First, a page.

Wednesday, September 22, 2010

Respect and Good Manners

An old pal of mine, Steve Allison, has a comment policy on his blog, which I have reproduced below:

Anyone is welcome to read this blog but the blog settings require my approval before a comment made by a reader is posted for all to see. Only on rare occasions will I accept anonymous comments and I will never allow anonymous comments that are insulting or attack me personally. If someone wants to have a go at me then I see no reason to give them a platform to do so.

Steve and I know each other through politics but, as I am now less politically active, we tend to keep in touch via our blogs. I've always felt sad that Steve has found it necessary to have this comment policy, but don't blame him in the least.

Over the years, although generally on the same side, Steve and I have disagreed on various issues, often quite heatedly and even intensely. But we have never resorted to personal abuse or childish name calling. By and large we have always treated each other with respect.

While the internet has opened up countless opportunities for millions of people, to make their working lives easier, research easier, the chance to comment on issues easier or just to keep in touch with friends and family, there is also a downside. Too many people seem to lose respect and good manners when they sit behind a keyboard. And I'm not going to try and say that I am completely innocent, I'm not. There have been times I've said things, on blogs or emails for example in the heat of the moment, and afterwards deeply regretted what I've said.

The last week has really brought into sharp focus the problem of abuse on the internet, and elsewhere, in our ever more intense and accessible media environment. Nobody in this world is, or should ever be, immune from criticism but what the iternet has done is opened the doors to nasty and unnecessary personal attacks on others by people who seem to lack the intellect to argue fom a constructive and respectful position against those they disagree with.

As a libertarian I oppose limitations on free speech. In my view we have free speech or we don't, you cannot have degrees of free speech. A common argument among libertarians is that just because something offends somebody somewhere, it shouldn't be banned. But responsible libertarians, indeed responsible people, should not go out intending to cause offence. Merely hurling vile personal abuse is an abuse of free speech. The internet has opened up a whole culture of people wallowing in their ability to be as personally unpleasant and foul mouthed towards opponents as they possibly can. That is demeaning.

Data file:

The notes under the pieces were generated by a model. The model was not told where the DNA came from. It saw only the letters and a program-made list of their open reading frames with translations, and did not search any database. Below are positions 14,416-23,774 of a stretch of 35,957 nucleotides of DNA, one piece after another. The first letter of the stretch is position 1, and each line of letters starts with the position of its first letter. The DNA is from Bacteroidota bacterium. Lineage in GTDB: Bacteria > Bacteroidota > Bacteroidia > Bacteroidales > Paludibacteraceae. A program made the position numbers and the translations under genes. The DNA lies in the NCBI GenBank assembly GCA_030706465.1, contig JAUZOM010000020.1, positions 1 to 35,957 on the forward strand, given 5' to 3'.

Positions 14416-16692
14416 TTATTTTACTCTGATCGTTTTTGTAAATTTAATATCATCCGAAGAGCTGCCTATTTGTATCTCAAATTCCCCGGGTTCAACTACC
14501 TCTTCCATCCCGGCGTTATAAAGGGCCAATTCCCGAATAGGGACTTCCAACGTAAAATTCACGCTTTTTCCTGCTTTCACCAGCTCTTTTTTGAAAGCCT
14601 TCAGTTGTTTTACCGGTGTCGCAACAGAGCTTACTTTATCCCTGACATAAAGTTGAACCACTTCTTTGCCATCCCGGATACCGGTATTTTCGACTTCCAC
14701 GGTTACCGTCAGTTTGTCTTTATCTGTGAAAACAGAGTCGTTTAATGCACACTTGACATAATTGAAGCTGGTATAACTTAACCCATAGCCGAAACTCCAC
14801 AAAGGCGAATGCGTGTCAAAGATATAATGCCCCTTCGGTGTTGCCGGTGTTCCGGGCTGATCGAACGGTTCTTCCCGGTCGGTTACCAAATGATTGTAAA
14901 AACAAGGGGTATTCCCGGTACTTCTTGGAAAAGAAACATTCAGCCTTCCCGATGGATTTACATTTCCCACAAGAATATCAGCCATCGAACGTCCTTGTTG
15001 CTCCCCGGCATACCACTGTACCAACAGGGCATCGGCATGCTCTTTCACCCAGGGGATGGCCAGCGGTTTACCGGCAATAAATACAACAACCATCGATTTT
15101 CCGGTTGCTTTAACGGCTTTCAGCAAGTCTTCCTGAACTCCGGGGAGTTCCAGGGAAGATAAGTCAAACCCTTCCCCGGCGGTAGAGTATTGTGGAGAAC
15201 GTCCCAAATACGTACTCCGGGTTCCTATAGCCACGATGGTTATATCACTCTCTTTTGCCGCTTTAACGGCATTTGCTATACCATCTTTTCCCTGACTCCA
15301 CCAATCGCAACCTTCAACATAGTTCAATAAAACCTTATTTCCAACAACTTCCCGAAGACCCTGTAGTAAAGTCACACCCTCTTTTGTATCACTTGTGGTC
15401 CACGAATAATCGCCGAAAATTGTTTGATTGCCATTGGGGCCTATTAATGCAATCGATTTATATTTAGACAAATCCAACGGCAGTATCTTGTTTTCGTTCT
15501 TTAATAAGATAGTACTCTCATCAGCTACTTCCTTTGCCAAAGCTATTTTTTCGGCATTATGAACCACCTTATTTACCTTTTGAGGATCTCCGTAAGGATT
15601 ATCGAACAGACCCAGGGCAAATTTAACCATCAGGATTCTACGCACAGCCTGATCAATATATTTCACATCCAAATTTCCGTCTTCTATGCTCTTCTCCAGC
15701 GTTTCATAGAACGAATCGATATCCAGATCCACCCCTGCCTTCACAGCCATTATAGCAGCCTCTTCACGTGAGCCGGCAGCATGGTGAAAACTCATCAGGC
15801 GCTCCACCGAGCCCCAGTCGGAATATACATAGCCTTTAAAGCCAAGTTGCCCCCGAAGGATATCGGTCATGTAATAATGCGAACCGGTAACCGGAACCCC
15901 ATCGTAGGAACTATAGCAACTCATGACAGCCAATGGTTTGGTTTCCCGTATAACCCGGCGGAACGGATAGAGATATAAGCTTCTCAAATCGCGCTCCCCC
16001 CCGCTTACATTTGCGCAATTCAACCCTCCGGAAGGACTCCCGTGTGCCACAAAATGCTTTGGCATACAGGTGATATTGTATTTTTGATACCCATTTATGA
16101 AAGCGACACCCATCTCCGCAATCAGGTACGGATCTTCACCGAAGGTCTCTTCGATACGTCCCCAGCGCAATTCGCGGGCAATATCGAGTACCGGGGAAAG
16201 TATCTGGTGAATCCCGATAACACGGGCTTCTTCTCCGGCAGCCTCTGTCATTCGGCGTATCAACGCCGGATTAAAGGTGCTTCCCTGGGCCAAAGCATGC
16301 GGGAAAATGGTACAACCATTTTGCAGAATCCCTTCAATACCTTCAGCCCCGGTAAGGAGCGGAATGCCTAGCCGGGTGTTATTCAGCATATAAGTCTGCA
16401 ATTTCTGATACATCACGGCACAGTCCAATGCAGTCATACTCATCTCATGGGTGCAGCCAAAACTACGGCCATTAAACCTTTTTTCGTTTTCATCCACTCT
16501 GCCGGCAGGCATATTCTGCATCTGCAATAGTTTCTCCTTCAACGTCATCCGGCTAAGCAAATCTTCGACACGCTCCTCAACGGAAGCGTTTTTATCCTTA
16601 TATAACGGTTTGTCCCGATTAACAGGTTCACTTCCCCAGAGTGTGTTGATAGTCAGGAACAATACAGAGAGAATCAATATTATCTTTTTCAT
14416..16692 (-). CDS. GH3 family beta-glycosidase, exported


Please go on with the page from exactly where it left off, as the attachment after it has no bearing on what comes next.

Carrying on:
One of the reasons I oppose limits on free speech is because I would rather know what Tom, Dick or Harry actually believes so that I can decide whether to associate with them, join their club, vote for them or whatever. That self regulation has been extremely effective this last week. I don't claim to be holier than thou, I'm not saying we should sanitise communication and debate, passion is vital and that often leads to heated debate that often goes too far, but that's life. I'm concerned about gratuitous insult, often accompanied by lies or, at best, half truths.

There are so many ways that self-regulation can come into play. Indeed, it's actually quite simple. When writing we can consider how we would feel if what we are saying was directed at ourselves. If we would be offended then why offend others?

Another way is to consider whether or not we would be prepared to say what we are about to write to the person's face. If not, then don't write it. It used to be called cowardice.

Many of us are proud of the reputation we British have for respecting others and for our good manners. It would be nice to think that those qualities would naturally limit the potential abuses of true freedom of speech. But sadly too many people, many claiming to be libertarian, play into the hands of those who want to control what we say by resorting to foul mouthed abuse, half truths or lies to attack opponents and anybody they disagree with. It's also about responsibility.

There used to be a phrase my grandparents used that we might well consider anew: "If you've nowt decent to say, keep your trap shut".

No comments: